do? How would you write that?
The teacher gives
students time to think before responding. He doesnât repeat the
question or call on children; he is silent.
The teacher connects
the studentsâ approaches and reasoning to the conventional notation.
Because the students have thought about what it means for two numbers
to be equal, they are ready to learn how that is conventionally
represented. In this case, the notation follows the development
of the concept in a meaningful context.
Several seconds pass. Ruth
shoots her hand in the air. Several others also have their hands
Ruth: You could draw
an arrow to both of them.
Annie: You could
circle both of them because they are the same.
Jimmy: You shouldn't
mark either one, either way. They are not greater or less.
They are the same.
Mr. Johnson nods at their
suggestions. He writes an equals sign (=) on the board and explains
that this is a symbol that people have invented for the ideas the
children have been talking about.
Rashida: That's like
what Ruth said.
Ruth beams and Annie calls
out: It's like mine too.
teachers have posed as task that requires students to communicate
about mathematics-in pairs as well as in the whole group-and that
lends itself to a variety of tools.
Mrs. Martinez and Mr. Golden, who have teamed up to teach
eighth grade this year, have divided their students into groups of
four. The teachers have challenged them to show why the text says
that division by zero is "undefined." The teachers want their students
to know why "you can't divide by zero." Usually that is all that students
have learned. Once the students figure out why division by zero is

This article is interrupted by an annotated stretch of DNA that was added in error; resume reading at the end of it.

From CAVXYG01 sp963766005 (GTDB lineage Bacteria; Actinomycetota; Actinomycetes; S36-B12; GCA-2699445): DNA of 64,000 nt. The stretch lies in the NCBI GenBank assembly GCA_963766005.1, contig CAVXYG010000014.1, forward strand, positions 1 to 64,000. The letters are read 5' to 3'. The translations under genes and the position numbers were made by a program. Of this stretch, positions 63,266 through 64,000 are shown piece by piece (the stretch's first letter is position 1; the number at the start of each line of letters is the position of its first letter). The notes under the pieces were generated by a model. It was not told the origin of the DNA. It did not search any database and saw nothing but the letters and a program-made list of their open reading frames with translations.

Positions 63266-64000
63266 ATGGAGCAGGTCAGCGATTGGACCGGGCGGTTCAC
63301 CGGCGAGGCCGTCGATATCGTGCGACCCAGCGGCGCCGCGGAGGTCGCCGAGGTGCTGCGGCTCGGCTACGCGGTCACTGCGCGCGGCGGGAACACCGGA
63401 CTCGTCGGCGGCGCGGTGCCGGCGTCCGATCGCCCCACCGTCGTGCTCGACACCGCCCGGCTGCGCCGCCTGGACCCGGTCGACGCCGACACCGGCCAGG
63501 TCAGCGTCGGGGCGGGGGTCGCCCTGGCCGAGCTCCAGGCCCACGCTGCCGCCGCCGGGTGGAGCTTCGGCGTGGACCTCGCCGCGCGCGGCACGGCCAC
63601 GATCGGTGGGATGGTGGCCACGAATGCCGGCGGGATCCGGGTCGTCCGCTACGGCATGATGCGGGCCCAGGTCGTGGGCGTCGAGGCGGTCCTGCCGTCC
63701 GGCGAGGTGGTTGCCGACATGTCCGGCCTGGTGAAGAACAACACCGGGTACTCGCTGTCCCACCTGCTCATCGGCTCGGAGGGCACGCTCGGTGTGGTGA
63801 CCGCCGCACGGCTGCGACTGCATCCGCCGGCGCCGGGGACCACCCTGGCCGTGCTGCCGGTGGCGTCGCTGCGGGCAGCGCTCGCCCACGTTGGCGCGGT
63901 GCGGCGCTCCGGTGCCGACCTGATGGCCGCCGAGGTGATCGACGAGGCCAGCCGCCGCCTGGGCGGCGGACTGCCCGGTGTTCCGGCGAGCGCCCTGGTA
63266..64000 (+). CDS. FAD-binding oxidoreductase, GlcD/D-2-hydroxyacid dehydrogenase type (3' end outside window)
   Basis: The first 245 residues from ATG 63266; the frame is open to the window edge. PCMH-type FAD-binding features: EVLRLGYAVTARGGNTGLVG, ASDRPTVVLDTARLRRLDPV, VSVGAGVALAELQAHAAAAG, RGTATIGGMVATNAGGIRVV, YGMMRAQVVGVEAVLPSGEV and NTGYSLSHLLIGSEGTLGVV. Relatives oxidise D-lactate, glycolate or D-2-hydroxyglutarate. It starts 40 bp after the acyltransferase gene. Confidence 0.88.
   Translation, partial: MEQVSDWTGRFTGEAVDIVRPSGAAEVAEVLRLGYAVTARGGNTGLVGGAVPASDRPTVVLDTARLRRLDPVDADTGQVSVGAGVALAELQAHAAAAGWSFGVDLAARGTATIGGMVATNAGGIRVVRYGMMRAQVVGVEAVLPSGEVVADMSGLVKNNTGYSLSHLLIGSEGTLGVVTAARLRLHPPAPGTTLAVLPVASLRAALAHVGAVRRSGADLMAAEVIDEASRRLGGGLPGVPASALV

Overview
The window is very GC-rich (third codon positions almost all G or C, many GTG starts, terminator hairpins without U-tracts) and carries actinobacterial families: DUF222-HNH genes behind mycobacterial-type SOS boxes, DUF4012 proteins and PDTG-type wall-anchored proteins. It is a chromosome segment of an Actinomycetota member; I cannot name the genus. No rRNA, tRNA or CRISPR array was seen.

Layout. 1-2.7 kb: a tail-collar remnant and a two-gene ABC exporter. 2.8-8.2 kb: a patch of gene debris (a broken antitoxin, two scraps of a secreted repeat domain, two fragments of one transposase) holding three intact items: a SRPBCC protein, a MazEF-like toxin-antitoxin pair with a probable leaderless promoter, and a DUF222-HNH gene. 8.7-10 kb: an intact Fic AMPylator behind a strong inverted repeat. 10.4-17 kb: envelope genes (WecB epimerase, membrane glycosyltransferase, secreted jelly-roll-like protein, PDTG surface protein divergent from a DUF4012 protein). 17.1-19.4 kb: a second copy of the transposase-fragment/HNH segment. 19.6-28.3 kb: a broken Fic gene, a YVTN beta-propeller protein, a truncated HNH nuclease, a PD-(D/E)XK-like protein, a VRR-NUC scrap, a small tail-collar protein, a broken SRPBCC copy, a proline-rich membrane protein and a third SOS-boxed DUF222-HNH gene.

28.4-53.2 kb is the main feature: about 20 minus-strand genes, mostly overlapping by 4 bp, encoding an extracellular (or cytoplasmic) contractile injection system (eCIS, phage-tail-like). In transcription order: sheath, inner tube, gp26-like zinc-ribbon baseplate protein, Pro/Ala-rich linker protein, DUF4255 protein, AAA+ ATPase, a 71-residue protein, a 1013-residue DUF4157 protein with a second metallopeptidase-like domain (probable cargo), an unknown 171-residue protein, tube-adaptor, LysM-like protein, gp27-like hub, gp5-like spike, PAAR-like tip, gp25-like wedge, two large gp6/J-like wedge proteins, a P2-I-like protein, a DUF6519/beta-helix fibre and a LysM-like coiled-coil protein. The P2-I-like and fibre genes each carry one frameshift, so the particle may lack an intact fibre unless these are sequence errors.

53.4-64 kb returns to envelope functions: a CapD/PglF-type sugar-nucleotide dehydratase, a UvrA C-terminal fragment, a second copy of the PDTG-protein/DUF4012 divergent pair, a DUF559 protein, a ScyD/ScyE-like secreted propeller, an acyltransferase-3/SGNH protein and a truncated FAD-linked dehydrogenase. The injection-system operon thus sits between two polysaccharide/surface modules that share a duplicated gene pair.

undefined, they are to prepare something that they could use to justify
their explanation to the rest of the class.
The teachers suggest
particular tools in order to stimulate students to make choices
about what might help them work on the problem.
The teacher suggests
another tool-a graph-that might help the students make mathematical
connections, examine the pattern they are seeing, and present their
work to the rest of the group.
Mrs. Martinez suggests that
the calculator may be a useful tool for this problem. "Making up
some kind of story problem for a situation that involves division
might be helpful for others," adds Mr. Golden. The two teachers
have arranged their large classroom so that calculators, graph paper,
Unifix cubes and base ten blocks, felt-tip markers and blank overhead
transparencies, rulers, and other materials are out where students
can freely use them. This facilitates the use of alternative tools.
Students are encouraged and expected to make decisions about which
tool to use. Several students are, in fact, preparing overheads
to display their conclusions about division by zero. Others are